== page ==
Consider a risk prediction model developed on one population. When transporting this model to another population, the calibration can be off. There are several strategies for recalibration. One is to fit a new logistic regression model with an intercept only and an offset term for the linear predictor (coefficients from developed model times new data). The resulting linear predictor is considered the recalibrated risk (Steyerberg, Clinical Predictions Models, Chapter 20). What is the exact logic of this approach? I can imagine if there is only a difference in prevalence, then the intercept will be something like the average difference across scores.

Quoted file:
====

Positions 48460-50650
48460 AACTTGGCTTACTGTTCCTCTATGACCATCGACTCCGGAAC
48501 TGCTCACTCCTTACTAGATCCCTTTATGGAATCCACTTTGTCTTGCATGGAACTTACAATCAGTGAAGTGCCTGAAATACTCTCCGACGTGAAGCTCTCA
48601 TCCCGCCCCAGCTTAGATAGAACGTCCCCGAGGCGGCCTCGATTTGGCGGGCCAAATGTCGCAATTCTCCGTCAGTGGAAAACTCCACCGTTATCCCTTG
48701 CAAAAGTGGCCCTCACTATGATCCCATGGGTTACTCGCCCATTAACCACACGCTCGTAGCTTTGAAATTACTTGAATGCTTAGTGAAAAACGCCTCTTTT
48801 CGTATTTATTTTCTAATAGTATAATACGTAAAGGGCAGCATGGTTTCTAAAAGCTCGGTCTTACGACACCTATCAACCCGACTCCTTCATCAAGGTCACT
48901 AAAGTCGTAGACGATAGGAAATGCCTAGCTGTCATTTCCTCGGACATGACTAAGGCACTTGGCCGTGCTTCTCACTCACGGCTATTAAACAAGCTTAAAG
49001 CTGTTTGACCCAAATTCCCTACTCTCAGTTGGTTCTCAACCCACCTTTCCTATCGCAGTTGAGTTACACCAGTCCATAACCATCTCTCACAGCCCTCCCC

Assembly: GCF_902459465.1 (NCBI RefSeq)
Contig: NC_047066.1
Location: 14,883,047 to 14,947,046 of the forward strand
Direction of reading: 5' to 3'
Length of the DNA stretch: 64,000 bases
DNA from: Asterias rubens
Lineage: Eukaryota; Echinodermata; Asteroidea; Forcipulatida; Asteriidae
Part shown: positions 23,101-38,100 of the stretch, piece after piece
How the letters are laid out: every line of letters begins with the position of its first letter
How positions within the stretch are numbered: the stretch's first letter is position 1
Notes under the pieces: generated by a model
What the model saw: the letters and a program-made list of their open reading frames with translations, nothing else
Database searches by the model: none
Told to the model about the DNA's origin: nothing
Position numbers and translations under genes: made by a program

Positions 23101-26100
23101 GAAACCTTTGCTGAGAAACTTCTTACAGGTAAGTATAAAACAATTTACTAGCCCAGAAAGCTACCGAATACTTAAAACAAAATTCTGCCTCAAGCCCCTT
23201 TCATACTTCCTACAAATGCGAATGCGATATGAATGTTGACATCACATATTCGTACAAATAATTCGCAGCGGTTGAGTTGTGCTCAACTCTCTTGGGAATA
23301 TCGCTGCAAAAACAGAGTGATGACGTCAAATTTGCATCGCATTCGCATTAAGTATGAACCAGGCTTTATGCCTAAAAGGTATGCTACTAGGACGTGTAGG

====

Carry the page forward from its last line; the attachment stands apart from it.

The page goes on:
Specifically, what is the exact interpretation of the linear predictor resulting from the logistic regression of an intercept only with offset and why?